Illinois comes up short 75-70

Regardless of the sport, a really good team can overcome everything—its opponent, playing away from home and even the officiating, whatever happens.

Illinois couldn’t do any April 4—although the Illini came back from 13 points down (40-27) at the half and 15 down after the intermission to tie it at 70 in the closing minutes. But Illinois lost the NCAA championship game to North Carolina 75-70, going cold on 3-pointers in the last 2.5 minutes when the Illini could have tied or even gone ahead.

Thus, Illinois finished with a 37-2 mark, its best record in 100 years of playing basketball. Duke in 1986 and 1999 and Nevada-Las Vegas in 1987 are the only other schools to win 37 games in a season.

Carolina coach Roy Williams got his first national title after two misses, in 1991 and 2003 when he was at Kansas. Illinois was in its first title game while the Tar Heels won their third national crown.

It no doubt sounds like crying over the loss, but consider these facts:

Sean May, who scored 26 points on his 21st birthday to lead Carolina, was whistled for only one foul. The son of Scott May, who played on Indiana’s unbeaten 1976 national title team, is very large—6-foot-9 and 266 pounds.

And he pretty much got away with banging and bulling his way to the basket at will. Illinois’ big men inside, James Augustine and Jack Ingram, who spelled Augustine when he got in foul trouble, were whistled nine times between them.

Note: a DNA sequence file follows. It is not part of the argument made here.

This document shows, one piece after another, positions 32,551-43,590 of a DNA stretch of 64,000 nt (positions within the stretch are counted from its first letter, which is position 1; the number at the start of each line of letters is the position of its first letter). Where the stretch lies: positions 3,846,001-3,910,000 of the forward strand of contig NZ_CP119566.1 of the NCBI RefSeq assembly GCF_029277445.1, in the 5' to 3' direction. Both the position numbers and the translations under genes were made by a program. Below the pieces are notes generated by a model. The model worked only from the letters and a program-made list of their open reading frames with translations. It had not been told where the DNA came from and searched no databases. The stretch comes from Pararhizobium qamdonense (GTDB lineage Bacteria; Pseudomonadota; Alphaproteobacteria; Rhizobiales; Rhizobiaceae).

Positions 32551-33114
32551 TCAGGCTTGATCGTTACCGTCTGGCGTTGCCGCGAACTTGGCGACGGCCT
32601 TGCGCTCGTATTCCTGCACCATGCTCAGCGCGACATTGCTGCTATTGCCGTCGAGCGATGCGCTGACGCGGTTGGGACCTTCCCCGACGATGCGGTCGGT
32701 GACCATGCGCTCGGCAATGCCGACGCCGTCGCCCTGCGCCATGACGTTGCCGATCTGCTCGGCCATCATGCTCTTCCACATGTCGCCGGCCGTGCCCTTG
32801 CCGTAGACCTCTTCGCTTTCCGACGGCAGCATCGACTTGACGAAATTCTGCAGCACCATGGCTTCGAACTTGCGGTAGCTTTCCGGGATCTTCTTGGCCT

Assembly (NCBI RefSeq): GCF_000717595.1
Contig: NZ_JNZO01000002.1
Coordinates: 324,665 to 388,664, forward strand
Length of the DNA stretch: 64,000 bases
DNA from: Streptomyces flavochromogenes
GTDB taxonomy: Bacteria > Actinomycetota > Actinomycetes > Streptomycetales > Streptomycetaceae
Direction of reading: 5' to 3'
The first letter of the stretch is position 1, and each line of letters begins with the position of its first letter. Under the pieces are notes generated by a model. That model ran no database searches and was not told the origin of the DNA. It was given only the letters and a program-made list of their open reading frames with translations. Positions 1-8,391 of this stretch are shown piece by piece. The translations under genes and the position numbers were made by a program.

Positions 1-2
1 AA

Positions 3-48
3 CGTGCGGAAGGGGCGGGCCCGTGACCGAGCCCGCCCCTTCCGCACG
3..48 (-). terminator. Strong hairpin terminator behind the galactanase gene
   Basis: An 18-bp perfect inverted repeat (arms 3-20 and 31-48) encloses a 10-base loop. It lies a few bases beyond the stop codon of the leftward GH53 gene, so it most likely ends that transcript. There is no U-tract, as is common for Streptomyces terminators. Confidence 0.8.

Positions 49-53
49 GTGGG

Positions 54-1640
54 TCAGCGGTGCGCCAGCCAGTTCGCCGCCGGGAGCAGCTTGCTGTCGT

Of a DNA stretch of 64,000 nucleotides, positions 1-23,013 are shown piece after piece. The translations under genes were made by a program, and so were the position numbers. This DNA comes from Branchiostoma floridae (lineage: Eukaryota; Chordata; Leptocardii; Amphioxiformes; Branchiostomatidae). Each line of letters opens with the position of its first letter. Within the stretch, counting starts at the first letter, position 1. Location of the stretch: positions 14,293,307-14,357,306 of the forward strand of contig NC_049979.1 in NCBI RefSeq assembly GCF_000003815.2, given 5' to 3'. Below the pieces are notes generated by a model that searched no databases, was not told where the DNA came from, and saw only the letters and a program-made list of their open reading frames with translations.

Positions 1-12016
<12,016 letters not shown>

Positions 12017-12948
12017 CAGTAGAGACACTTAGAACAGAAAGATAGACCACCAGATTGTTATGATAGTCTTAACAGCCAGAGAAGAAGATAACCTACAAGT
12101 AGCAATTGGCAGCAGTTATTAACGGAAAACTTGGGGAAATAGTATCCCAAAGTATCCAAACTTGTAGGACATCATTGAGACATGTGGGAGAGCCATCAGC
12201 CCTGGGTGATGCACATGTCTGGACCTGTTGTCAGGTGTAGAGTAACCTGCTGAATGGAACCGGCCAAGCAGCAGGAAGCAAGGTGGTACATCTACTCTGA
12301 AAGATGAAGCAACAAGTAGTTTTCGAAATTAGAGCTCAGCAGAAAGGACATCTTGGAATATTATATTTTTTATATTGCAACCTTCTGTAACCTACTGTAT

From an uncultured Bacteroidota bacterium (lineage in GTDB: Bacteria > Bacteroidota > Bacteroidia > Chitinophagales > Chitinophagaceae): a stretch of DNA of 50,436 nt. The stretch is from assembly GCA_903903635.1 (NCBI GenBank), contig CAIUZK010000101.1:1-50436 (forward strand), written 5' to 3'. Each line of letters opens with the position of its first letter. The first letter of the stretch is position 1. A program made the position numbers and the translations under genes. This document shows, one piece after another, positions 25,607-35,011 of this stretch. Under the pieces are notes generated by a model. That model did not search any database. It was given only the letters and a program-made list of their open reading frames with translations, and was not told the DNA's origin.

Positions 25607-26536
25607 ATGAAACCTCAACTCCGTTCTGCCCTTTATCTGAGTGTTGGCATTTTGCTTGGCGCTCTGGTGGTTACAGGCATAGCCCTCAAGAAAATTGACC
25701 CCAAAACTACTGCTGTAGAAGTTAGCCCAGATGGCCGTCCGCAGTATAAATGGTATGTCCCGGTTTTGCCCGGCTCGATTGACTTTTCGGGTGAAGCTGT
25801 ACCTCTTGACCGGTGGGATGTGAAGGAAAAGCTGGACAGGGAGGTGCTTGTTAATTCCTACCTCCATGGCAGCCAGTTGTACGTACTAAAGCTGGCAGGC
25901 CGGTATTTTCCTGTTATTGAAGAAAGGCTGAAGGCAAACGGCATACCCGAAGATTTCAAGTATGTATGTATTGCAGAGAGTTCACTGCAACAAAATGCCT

Augustine fouled out (he played nine minutes), a couple of the calls being of the pity-pat variety, and Ingram finished with four as did Deron Williams. Illinois was whistled 18 times, Carolina 13 times.

How May, with his banging style of play, could be whistled only once remains a mystery on a par with who killed Cock Robin, or some other fairy tale.

Illinois fans had good reason to boo the officiating when Roger Powell Jr. was mugged not once but twice during one first-half under-the-basket exchange. And boo just as loudly when May barged through and over Illinois players to score when he should have been called for charging.

It’s OK for the refs to let ‘em play as long as the whistle blows both ways. But May and his style with one foul while two Illinois big men had nine?

Despite that, the really good teams find a way to overcome everything, and Illinois didn’t do that. The Illini did it 37 other times, but not when it counted the most.

From the April 6-12, 2005, issue

Enjoy The Rock River Times? Help spread the word!